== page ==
SINGAPORE - More help will be given to farmers in the Republic to buffer against any global food supply shocks due to climate change.
This will be done on three fronts - making it easier for farmers to get financial help to adopt technology, growing a pipeline of talent through work-study programmes, as well as rolling out initiatives to boost demand for local produce such as organising more farmers' markets.
These were announced by Senior Minister of State for National Development Koh Poh Koon on Tuesday (March 6) during the debate on his ministry's budget.
On the provision of more financial help, Dr Koh said that enhancements will be made to the existing Agriculture Productivity Fund to make it easier for farmers to employ technology. This will be done by raising the co-funding cap from $700,000 to $2 million for food farms that produce eggs, food fish, leafy vegetables and bean sprouts.
"Many farmers have told us that they are happy to adopt more productive technology. However, new farming systems require heavy capital investments. Advanced greenhouse systems with environmental controls and automation, which can double production, can cost around $4 million," Dr Koh said.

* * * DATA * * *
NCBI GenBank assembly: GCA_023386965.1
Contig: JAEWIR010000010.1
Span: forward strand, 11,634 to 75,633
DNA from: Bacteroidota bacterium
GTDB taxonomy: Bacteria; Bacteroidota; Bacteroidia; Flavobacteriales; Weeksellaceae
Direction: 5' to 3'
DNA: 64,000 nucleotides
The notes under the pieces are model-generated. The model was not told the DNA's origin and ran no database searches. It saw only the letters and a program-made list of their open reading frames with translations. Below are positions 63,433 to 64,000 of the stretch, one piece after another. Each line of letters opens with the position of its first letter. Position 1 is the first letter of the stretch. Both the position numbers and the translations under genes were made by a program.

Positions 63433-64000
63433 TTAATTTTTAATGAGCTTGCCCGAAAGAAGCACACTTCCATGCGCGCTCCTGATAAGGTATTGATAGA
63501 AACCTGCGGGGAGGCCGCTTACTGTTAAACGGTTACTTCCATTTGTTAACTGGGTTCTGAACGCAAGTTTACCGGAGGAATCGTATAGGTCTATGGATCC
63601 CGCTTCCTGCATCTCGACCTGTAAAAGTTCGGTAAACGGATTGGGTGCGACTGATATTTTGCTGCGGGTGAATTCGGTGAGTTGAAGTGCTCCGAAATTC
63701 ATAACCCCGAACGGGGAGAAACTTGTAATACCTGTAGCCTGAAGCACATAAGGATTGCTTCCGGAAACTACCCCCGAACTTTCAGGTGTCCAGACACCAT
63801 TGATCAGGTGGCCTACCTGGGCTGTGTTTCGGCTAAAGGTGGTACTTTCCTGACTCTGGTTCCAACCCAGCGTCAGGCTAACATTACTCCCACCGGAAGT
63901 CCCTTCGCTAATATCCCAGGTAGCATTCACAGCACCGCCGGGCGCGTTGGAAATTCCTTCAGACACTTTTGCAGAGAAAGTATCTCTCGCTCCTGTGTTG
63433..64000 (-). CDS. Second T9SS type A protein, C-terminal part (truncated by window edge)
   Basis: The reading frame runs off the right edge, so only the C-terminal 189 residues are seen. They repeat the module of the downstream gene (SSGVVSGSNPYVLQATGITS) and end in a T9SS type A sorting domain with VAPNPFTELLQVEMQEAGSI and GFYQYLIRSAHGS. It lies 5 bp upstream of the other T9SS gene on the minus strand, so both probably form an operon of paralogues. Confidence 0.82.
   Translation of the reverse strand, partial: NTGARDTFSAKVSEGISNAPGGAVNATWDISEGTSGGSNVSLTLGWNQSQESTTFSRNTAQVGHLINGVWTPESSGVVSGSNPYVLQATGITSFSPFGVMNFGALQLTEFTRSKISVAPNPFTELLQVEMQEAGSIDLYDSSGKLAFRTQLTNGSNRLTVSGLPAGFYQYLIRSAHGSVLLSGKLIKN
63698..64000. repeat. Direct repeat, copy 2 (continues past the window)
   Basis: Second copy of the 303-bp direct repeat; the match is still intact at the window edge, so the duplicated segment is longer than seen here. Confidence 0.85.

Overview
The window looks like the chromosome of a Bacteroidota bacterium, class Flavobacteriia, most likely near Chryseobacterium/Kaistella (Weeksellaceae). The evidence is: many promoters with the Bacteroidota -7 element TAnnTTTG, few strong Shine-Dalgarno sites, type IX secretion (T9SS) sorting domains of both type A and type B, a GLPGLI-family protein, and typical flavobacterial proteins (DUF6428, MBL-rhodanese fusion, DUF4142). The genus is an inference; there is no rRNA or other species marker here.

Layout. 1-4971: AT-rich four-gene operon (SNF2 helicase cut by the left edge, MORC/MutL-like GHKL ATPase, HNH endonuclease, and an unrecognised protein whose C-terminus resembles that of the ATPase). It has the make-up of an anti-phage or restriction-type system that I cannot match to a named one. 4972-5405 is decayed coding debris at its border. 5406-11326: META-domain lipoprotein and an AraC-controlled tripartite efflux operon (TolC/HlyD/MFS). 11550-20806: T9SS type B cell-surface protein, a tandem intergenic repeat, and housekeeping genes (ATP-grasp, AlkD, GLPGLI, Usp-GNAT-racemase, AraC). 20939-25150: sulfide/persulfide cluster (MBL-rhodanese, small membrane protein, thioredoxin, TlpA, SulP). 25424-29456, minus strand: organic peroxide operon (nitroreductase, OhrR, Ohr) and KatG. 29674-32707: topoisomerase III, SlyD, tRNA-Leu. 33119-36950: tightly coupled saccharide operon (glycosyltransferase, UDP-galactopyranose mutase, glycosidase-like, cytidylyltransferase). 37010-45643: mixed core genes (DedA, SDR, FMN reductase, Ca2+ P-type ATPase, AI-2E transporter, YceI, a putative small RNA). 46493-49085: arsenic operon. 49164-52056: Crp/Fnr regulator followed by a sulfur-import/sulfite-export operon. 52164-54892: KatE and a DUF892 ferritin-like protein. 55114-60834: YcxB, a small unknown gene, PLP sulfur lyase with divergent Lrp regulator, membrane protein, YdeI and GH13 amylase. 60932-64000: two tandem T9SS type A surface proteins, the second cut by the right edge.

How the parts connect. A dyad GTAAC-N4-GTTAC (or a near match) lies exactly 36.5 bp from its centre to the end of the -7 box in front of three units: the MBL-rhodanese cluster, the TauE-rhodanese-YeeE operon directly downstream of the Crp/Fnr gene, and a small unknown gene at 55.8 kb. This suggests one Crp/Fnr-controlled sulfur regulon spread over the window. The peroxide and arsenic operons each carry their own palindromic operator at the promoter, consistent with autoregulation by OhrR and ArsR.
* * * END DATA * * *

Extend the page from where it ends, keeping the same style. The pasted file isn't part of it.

The increase in co-funding cap will help farmers take this leap, he added.
However, Dr Koh noted that not all available technologies in the market can be adopted wholesale in Singapore, due to varying local conditions.
To this end, farmers will be given assistance in testing these new systems prior to large-scale deployment, to ensure that the technology can be adapted to our local conditions and products.
"We will now introduce a new test-bedding component to the Agriculture Productivity Fund to co-fund up to $500,000 for food farms that want to test-bed new solutions," he said.
Dr Koh was responding to Non-Constituency MP Leon Perera and Mr Darryl David (Ang Mo Kio GRC), who had asked for updates on Singapore's agricultural sector.
Singapore imports more than 90 per cent of its food, but the 200 food farms here help to buffer the nation against global supply disruptions due to factors such as climate change.
Dr Koh said various government efforts will strengthen the ecosystem and operating environment for local farms.
He added: "But as the industry matures, we also need to start looking at the wider food value chain. We will continue to work towards creating an enabling environment to keep our local agricultural sector commercially viable and sustainable."